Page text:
The demise of Google Reader means millions in potential revenue for companies that have stepped up to replace the RSS service, according to a just-published survey.
Half of the users polled by SurveyMonkey, which conducted a survey in late April in collaboration with Feedly, one of the firms that is vying to replace Google Reader, said that they would be willing to pay for an RSS service.
Ten percent of those surveyed said that they would be willing to fork over between $20 and $45 annually for an RSS ("rich site summary" or "really simple syndication") service that offered advanced features -- some of which Google Reader included -- like integration with other services, tagging and alerts, offline reading and keyword search within their subscribed feeds.
The 10% result and the money people claimed they'd part with must be encouraging to Feedly, the San Francisco company that appears to be the frontrunner among Google Reader substitutes.
Just weeks after Google announced it was pulling the Reader plug -- it claimed use of its free Web app and service had been on the decline -- Feedly said it planned to offer a paid option this year. Feedly has not yet disclosed how much it will charge and what additional features the fee will give customers.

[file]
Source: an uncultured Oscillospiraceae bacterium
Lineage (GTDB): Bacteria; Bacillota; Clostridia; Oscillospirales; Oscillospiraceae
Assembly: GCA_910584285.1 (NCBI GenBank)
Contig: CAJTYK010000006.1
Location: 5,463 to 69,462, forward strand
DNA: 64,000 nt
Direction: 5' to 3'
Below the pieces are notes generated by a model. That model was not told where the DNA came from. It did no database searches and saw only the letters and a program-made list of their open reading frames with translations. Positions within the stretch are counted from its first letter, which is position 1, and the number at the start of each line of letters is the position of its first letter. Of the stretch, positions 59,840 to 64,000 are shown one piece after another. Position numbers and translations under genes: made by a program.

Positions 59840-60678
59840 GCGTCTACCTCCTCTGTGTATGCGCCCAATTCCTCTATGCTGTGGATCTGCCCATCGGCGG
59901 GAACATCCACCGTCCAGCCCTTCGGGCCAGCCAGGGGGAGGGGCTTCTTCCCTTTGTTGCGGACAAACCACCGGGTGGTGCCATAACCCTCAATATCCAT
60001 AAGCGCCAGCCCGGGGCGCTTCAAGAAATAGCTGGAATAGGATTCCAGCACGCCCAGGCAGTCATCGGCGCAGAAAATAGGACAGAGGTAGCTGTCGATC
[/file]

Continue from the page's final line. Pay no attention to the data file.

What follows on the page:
But the numbers could mean a big chunk of cash to Feedly when it does kick off a for-a-fee premium service.
In late May, Feedly said it had 12 million users; 10% of that total would be 1.2 million, which at $20 each, means Feedly could conceivably rake in $24 million annually.
And that 12 million could be appreciably larger, SurveyMonkey's poll suggested.
According to the survey, 70% of those who used Google Reader had not yet found a replacement for the service as of the end of April, and 20% had "no clue what their replacement will be."
But many will try to find an alternate: 80% of all Google Reader users called the service "moderately to extremely important" to them.
Google Reader is to go dark on July 1, less than two weeks from today. Feedly has prepped for the deadline, and just this week, switched on its own API and servers to process and deliver billions of RSS notifications to users daily.
Gregg Keizer covers Microsoft, security issues, Apple, Web browsers and general technology breaking news for Computerworld. Follow Gregg on Twitter at @gkeizer, on Google+ or subscribe to Gregg's RSS feed. His email address is [email protected].
Read more about internet in Computerworld's Internet Topic Center.